Read the stuff about the Yankees rotation and you’d think that they were the first team to ever be a tad short on starters before. The tell: every time they face a half-decent one, there are stories about how that guy could fit in the Yankees rotation:
Yesterday at Osceola County Stadium against the Astros, the Yankees got a look at Brett Myers, a 30-year-old right-hander who may not be what he was five years ago but has experience and is a strong candidate to be shopped by the Astros, who need players.
Myers isn’t as sexy as Felix Hernandez, Josh Johnson, Francisco Liriano, Chris Carpenter, Carlos Zambrano or Fausto Carmona. Yet, he is 87-71 with a 4.20 career ERA in nine seasons and was 14-8 with a 3.14 ERA a year ago in his first season with the Astros.
It’s the spring. Even teams who don’t stand to go anywhere like the Astros are feeling optimistic and, more importantly, are selling it to their fans. And even the Yankees will want to see where they stand with what they have. No one is trading a front of the rotation starter right now. This is all so much idle covetousness.
OXON HILL, MD — Edwin Encarnacion began the offseason as, arguably, the second most desirable free agent on the market. As the Winter Meetings approach their end, however, he is a man without a team. And may not have a team any time soon.
Many teams have been rumored to be checking in on Encarnacion, but the defining trait of his free agency thus far has been clubs taking a pass. The most recent one being the Rangers, who are reported to simply not have the money to sign him, despite him filling a clear offensive need in Texas. Maybe the Rangers would be more competitive on the free agent market if they had a new stadium. Who knows?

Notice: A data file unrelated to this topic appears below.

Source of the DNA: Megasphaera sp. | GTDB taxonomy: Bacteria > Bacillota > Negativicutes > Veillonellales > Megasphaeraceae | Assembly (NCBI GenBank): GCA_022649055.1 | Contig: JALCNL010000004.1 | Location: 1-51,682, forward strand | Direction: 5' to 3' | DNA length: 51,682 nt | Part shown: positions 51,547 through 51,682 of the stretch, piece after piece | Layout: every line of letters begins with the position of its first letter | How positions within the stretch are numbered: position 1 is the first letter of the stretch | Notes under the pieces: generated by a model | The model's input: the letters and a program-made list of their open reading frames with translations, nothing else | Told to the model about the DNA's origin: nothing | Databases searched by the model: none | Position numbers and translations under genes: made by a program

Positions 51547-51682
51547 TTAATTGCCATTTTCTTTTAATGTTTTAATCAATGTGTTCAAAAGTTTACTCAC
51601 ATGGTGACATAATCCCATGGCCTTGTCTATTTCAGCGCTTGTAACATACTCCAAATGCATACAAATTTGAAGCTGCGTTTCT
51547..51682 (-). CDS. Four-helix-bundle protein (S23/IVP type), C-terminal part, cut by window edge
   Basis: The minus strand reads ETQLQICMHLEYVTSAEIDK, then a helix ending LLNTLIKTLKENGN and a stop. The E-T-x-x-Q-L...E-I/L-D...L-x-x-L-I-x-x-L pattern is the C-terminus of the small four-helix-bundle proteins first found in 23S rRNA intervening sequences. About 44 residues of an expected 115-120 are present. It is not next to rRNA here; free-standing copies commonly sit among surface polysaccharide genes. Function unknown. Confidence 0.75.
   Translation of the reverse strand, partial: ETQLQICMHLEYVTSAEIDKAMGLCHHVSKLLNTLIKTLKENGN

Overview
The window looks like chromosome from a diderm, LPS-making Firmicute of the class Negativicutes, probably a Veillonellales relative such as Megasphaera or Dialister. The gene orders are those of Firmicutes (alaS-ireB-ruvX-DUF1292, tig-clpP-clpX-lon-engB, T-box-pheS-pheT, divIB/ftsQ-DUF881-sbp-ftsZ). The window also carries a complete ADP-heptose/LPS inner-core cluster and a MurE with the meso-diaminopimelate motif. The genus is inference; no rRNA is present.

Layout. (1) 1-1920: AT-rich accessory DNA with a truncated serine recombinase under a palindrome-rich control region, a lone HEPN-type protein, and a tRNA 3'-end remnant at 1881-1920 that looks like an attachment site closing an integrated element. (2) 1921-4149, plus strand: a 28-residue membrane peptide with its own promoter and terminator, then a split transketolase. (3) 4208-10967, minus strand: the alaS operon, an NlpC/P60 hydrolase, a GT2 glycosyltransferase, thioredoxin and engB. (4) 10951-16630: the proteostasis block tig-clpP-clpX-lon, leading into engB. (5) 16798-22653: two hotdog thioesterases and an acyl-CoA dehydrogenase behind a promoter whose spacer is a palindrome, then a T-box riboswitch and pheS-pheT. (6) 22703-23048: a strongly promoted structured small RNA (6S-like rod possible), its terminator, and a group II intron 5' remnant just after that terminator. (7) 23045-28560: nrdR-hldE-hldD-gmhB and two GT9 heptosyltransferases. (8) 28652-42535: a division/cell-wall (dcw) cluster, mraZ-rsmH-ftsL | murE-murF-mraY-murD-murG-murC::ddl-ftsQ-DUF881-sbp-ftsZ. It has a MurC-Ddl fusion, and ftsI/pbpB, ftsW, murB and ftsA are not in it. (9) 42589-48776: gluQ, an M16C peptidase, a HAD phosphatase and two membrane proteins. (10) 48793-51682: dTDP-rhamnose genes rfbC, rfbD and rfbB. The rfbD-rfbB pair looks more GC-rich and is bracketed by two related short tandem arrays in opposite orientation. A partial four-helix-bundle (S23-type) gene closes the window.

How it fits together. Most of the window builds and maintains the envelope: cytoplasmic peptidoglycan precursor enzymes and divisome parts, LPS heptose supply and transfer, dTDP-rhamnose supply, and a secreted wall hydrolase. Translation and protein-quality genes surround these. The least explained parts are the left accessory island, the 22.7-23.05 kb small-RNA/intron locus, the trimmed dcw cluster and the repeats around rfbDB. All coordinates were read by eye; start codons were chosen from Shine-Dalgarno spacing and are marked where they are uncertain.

The Blue Jays, for whom he most recently played, offered him a four-year, $80 million deal that most figured was a lowball, and when he rejected it, they moved on to Kendrys Morales. The Red Sox acquired Mitch Moreland. The Yankees are reported to be passing. The most recent team linked to Encarnacion is the Indians, who are reported to have an offer out to him, but at this point it’s likely far lower than what most free agent watchers thought he might get a few weeks ago. A four-year, $90 million deal did not seem crazy for him in October. In December, there is speculation that he could be had for $60 million over that same term which, frankly, would be a bargain. That’s less than Mark Melancon, the third best closer on the market, got from the Giants.
There have been a lot of remarkable things that have happened in the past few weeks, but one of the most unexpected things would be one of the top bats in the game getting second-tier closer money.
OXON HILL, MD — Bill King has been selected as the 2017 recipient of the Ford C. Frick Award, presented annually for excellence in broadcasting by the National Baseball Hall of Fame and Museum.
King, one of the iconic voices of Bay Area sports, was known for his handlebar mustache and his signature “Holy Toledo!” exclamation. King broadcast A’s games for 25 seasons, from 1981 through 2005. He likewise broadcast Oakland Raiders and Golden State Warriors games and got his start as an announcer for the Giants in the late 1950s after they moved to San Francisco.
King passed away in October 2005. With the Frick Award, however, he has now been immortalized among baseball broadcasters.